Lesson Plan: The ‘Narnia’ Shield of Symbolism
Duration: 1 – 2 hours following reading the Narnia books or watching the films.
Age group: Highly variable depending on how far and complex you wish to dig into the symbolism to be. For example younger students may wish to identify Aslan as a representation of all that is good in Narnia, whilst older students may point to the many references to Narnia as a portrayal of Jesus who was killed and resurrected. It is entirely up to your discretion.
Learning Intention: To assist students in identifying the symbolism from the books and the films of the Narnia series, and providing them with the tools to demonstrate their understanding of symbolism.
Intro: Many stories have characters and objects who symbolize behaviors, people and actions in society. For instance if we look at the Batman series what does the ‘Joker’ symbolize and how does he do it. Let’s brainstorm this.
If Students are struggling you might want to prompt them with these ideas. (see sparknotes for a very detailed description of the symbolism of Narnia. http://www.sparknotes.com/lit/lion/themes.html )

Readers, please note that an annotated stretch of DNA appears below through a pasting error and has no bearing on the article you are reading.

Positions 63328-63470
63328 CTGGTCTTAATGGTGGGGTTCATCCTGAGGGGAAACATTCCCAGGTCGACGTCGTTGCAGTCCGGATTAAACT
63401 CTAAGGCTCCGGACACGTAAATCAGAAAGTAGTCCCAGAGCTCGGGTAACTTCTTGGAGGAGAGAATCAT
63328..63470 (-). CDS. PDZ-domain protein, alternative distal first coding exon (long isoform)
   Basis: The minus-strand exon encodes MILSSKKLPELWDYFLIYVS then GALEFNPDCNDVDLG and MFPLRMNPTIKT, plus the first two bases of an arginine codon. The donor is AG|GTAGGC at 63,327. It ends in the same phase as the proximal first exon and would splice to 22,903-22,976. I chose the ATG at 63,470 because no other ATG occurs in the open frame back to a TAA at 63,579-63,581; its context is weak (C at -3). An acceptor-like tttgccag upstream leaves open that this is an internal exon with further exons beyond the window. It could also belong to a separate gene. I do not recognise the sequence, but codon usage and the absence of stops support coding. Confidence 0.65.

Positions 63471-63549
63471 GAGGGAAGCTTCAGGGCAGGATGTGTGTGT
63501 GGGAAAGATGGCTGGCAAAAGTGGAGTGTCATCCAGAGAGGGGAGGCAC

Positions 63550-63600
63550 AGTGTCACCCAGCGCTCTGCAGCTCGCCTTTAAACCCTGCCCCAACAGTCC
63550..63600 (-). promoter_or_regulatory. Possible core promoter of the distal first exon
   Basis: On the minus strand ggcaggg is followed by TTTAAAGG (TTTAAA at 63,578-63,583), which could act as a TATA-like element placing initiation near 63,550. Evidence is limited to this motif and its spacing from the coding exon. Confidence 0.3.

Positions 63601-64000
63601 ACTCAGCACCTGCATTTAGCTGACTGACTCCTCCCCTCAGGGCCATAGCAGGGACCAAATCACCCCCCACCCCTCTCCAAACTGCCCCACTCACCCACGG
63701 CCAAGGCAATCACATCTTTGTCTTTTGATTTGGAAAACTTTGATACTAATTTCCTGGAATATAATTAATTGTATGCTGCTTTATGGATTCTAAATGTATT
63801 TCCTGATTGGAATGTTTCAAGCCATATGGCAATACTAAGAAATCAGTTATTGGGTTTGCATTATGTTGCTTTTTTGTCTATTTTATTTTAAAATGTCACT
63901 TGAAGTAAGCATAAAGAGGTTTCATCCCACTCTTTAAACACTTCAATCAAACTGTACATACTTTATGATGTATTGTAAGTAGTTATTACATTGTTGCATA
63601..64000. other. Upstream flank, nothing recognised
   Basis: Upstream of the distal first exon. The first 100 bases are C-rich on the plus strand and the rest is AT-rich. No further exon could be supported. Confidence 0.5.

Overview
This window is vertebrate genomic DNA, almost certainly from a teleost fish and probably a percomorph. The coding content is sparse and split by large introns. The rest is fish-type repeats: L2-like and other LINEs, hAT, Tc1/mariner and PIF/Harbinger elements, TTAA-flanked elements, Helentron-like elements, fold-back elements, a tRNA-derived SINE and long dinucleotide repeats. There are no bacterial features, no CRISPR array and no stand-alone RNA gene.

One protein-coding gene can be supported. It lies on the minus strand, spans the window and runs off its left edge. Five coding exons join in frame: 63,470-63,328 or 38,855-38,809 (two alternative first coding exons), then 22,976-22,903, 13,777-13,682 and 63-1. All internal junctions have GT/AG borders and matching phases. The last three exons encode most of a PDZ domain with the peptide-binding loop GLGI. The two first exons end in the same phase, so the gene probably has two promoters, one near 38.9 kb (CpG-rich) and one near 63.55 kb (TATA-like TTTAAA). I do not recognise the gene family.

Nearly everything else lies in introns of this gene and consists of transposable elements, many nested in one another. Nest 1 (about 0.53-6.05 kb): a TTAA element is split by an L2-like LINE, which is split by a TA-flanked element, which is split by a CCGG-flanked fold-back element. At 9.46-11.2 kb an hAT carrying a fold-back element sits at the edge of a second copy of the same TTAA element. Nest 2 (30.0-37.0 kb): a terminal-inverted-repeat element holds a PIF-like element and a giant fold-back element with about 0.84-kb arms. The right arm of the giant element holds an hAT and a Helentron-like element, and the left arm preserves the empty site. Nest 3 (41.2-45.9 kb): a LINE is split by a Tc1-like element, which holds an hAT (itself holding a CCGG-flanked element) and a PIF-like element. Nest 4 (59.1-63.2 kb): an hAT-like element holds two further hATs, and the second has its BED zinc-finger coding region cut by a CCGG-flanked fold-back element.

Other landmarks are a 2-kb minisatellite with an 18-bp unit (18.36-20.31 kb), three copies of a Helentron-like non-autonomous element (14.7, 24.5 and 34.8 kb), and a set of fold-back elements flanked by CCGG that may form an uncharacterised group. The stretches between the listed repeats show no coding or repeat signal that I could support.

It is then up to you determine who much you wish to dissect the symbols your students have selected. They may even want to take notes on them. This could go for a brief or long time…
Activity: “Today we are going to create a symbolism shield in which you are going to select 4 objects or people from the Narnia stories and create an image of them on one side and on the back you will write a brief explanation of what the meaning of that symbolism is. This both an artistic and written task so be sure to put in your best effort.”
Show them the empty shield template. (best printed large on A3)
Students then select, draw rough copies of each symbol and write a draft of the symbolism. When you are happy with it the may have a template to fill out.
Assessment: You are essentially assessing students for their understanding of symbolism and how well they linked their object with an external concept.
Extension Activities: Students can stand up and present their shields reading from the back. Alternately they can create a symbol that signifies one of the characters from the stories.